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On October 15, 2004, about 1530 mountain standard time, a Brackett and Peltz Kitfox III, N543BP, impacted a concrete ravine near Eagle Roost Airpark, Aguila, Arizona. The pilot/owner was operating the airplane under the provisions of 14 CFR Part 91. The private pilot, the sole occupant, sustained fatal injuries; the airplane sustained substantial damage. The personal cross-country flight departed from a private airstrip in Bouse, Arizona, about 1445, with a planned destination of Wickenburg, Arizona. Visual meteorological conditions prevailed, and a flight plan had not been filed.
In a telephone conversation with a National Transportation Safety Board investigator, a witness reported that he and his wife were flying next to the pilot in their own Kitfox airplane. He stated that both planes had departed Eagle Airpark, Bullhead City, Arizona, earlier that day. They flew alongside one another over the course of the morning, stopping for lunch at a private dirt airstrip in Bouse. After lunch, they departed Bouse and continued en route to Wickenburg, communicating with one another via radio transmissions. While in the vicinity of Aguila, about 2,000 feet above ground level (agl), the accident pilot asked if they wanted to land and stretch their legs. Being so close to Wickenburg, the intended destination, they declined and observed the airplane make a left bank.
The witness further stated that after making the left turn, the airplane continued maneuvering, making several changes in flight path direction. While decreasing in altitude and making numerous turns, the accident pilot announced over the radio "I'm having a problem." The witness assured him that he would circle over the distressed airplane and make certain that the pilot was safe. He noted that there were several expansive fields where the pilot could execute a forced landing. The airplane flew in one direction and then traversed in another direction, which he thought was unusual behavior for a pilot setting up for an emergency landing. While making these erratic turns, he noticed a white puff of smoke emitting from the airplane's cowling, which he thought was consistent with the engine being overpowered. About 500 feet agl, the airplane appeared to stall, and dove nose first into a concrete ravine. He noted that the airplane appeared to be in control throughout the whole accident sequence.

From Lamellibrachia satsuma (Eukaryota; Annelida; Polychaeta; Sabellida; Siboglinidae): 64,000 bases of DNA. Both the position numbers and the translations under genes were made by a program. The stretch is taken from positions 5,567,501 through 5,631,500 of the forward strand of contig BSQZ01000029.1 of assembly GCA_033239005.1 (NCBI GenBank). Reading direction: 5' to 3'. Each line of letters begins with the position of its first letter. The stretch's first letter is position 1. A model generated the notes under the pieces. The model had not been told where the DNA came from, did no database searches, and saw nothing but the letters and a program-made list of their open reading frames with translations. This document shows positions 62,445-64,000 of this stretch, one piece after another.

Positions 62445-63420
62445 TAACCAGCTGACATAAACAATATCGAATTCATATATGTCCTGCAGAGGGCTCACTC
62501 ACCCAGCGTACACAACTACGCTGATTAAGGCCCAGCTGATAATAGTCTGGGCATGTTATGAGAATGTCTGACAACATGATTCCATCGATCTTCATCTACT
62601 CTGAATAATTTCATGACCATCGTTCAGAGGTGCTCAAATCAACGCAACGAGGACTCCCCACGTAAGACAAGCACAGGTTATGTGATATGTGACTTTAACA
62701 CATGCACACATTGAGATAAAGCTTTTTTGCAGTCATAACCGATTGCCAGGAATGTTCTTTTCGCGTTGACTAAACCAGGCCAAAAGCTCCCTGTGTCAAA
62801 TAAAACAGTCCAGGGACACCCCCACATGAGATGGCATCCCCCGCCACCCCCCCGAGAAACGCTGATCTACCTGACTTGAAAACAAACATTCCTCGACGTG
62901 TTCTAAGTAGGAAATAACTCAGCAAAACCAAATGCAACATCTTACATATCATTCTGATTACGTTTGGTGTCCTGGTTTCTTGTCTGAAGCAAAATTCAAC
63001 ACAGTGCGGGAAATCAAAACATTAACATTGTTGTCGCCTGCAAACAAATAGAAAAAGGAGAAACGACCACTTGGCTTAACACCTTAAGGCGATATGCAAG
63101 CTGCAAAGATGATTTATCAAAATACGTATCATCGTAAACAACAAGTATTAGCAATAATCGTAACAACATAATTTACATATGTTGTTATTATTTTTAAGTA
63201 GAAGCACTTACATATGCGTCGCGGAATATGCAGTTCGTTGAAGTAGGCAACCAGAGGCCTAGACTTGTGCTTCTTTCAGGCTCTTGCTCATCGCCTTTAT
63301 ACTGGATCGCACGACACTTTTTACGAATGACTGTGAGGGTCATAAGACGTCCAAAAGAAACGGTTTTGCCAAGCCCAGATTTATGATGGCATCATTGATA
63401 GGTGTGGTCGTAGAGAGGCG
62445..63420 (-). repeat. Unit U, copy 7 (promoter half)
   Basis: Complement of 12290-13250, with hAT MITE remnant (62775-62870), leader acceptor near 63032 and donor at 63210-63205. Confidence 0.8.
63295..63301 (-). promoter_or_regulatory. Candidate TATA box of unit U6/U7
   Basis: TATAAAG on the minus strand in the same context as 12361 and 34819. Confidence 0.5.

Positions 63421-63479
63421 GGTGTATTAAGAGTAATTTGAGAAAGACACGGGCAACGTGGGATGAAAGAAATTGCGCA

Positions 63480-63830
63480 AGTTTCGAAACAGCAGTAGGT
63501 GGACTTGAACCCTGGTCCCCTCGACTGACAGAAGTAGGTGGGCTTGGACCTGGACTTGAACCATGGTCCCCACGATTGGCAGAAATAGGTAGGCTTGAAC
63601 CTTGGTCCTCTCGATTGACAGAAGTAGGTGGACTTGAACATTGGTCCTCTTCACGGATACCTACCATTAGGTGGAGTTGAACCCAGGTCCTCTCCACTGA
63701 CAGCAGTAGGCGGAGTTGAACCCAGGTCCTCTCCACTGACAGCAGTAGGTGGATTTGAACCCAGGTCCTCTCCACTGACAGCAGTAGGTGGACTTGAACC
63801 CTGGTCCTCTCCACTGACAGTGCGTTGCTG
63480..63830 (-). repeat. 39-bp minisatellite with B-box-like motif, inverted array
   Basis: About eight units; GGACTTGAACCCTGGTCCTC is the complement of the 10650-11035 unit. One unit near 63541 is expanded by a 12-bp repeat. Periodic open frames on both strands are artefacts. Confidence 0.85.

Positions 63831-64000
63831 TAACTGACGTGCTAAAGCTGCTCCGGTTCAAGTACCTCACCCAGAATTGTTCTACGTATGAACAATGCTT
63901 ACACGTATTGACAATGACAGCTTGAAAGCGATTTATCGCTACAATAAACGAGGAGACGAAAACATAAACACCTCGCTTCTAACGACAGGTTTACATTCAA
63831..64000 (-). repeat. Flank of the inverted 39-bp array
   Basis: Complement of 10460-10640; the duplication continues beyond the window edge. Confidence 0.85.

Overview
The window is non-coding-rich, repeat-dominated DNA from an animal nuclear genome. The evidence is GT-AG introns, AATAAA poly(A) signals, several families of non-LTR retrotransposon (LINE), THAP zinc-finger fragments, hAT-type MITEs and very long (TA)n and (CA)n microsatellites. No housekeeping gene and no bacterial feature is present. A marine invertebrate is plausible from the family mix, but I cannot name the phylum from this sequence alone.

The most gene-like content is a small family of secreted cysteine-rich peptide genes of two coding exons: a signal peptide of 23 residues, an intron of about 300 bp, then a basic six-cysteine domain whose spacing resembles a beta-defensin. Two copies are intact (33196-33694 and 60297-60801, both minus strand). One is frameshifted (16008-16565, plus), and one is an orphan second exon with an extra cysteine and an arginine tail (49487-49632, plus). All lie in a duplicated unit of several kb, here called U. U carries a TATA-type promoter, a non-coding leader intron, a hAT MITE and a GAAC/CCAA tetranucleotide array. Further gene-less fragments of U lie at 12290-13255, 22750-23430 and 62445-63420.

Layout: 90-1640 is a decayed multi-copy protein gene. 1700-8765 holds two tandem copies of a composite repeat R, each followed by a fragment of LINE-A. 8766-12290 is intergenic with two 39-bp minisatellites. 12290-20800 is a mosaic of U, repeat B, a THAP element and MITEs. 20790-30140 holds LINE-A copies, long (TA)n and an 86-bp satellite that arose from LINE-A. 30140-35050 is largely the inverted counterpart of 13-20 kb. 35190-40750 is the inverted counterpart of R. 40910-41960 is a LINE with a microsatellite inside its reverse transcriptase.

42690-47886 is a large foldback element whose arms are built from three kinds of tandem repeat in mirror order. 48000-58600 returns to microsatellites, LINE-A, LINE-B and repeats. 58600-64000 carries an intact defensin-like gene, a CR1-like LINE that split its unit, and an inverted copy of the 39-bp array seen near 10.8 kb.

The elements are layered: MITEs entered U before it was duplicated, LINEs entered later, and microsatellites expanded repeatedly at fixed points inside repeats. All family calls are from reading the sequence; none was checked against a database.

The pilot's personal flight records were not provided to the Safety Board investigator for examination. A review of Federal Aviation Administration (FAA) airman records revealed that the pilot held a private pilot certificate with ratings for single engine land and single engine sea. On January 29, 2003, when the pilot was issued a third-class medical certificate, his self-reported total civilian flight time was 3,000 hours.
MEDICAL AND PATHOLOGICAL INFORMATION
The Office of the Medical Examiner in Phoenix, Arizona, completed an autopsy on October 16, 2004. The Medical Examiner determined the cause of death to be, "blunt force injuries of torso," and did not note any evidence of pre-existing disease. The FAA Bioaeronautical Sciences Research Laboratory performed toxicological testing of specimens of the pilot. The results of analysis of the specimens were negative for carbon monoxide, cyanide, ethanol, and tested drugs.
TESTS AND RESEARCH
An FAA inspector examined the airframe and engine at the accident site. He noted no anomalies or preimpact mechanical malfunctions with the airplane.
An airplane mechanic, who is also a Kitfox builder and expert, examined the wreckage at a hangar in Kingman, Arizona. The rudder control cable remained intact, and moved freely from the pedal to the lower rudder attachment points. Both the left and right struts remained attached to the fuselage, secured in their respective locations. He established continuity from the elevator control surface to the forward tail section, where the push-pull tube separated. The end of the tube's surface was buckled, consistent with that of a material that had undergone compression forces, and what he attributed to a post-impact separation. The left wing flaperon and aileron push-pull tubes remained intact and displayed control continuity. The right wing sustained major impact damage and its respective flaperon separated, which he attributed to the impact velocity. The mechanic stated that he found no mechanical malfunctions or failures with the airplane's control system.
The propeller hub remained attached to the crankshaft flange, and the attaching bolt holes were symmetrical and circular in shape; the bolts attached to the flange were intact and showed no deformation. On both sides of the propeller hub a portion of each nonmetallic propeller blade remained attached.